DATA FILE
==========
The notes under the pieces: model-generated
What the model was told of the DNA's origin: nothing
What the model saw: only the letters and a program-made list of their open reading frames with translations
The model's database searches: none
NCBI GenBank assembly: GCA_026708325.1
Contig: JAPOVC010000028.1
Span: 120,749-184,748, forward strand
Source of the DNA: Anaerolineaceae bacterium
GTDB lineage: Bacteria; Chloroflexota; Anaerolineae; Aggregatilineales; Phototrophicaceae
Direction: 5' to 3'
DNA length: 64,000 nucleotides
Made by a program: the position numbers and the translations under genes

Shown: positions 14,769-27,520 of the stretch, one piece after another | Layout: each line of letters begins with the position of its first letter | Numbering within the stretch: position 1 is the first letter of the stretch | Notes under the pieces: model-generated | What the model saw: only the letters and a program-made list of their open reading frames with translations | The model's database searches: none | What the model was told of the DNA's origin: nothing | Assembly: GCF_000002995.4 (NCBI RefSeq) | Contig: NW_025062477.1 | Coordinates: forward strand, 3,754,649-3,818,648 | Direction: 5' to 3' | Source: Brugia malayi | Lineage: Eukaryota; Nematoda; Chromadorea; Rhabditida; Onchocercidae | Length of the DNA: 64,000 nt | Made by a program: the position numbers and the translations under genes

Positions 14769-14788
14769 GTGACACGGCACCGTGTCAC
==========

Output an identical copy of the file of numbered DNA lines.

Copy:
The notes under the pieces: model-generated
What the model was told of the DNA's origin: nothing
What the model saw: only the letters and a program-made list of their open reading frames with translations
The model's database searches: none
NCBI GenBank assembly: GCA_026708325.1
Contig: JAPOVC010000028.1
Span: 120,749-184,748, forward strand
Source of the DNA: Anaerolineaceae bacterium
GTDB lineage: Bacteria; Chloroflexota; Anaerolineae; Aggregatilineales; Phototrophicaceae
Direction: 5' to 3'
DNA length: 64,000 nucleotides
Made by a program: the position numbers and the translations under genes

Shown: positions 14,769-27,520 of the stretch, one piece after another | Layout: each line of letters begins with the position of its first letter | Numbering within the stretch: position 1 is the first letter of the stretch | Notes under the pieces: model-generated | What the model saw: only the letters and a program-made list of their open reading frames with translations | The model's database searches: none | What the model was told of the DNA's origin: nothing | Assembly: GCF_000002995.4 (NCBI RefSeq) | Contig: NW_025062477.1 | Coordinates: forward strand, 3,754,649-3,818,648 | Direction: 5' to 3' | Source: Brugia malayi | Lineage: Eukaryota; Nematoda; Chromadorea; Rhabditida; Onchocercidae | Length of the DNA: 64,000 nt | Made by a program: the position numbers and the translations under genes

Positions 14769-14788
14769 GTGACACGGCACCGTGTCAC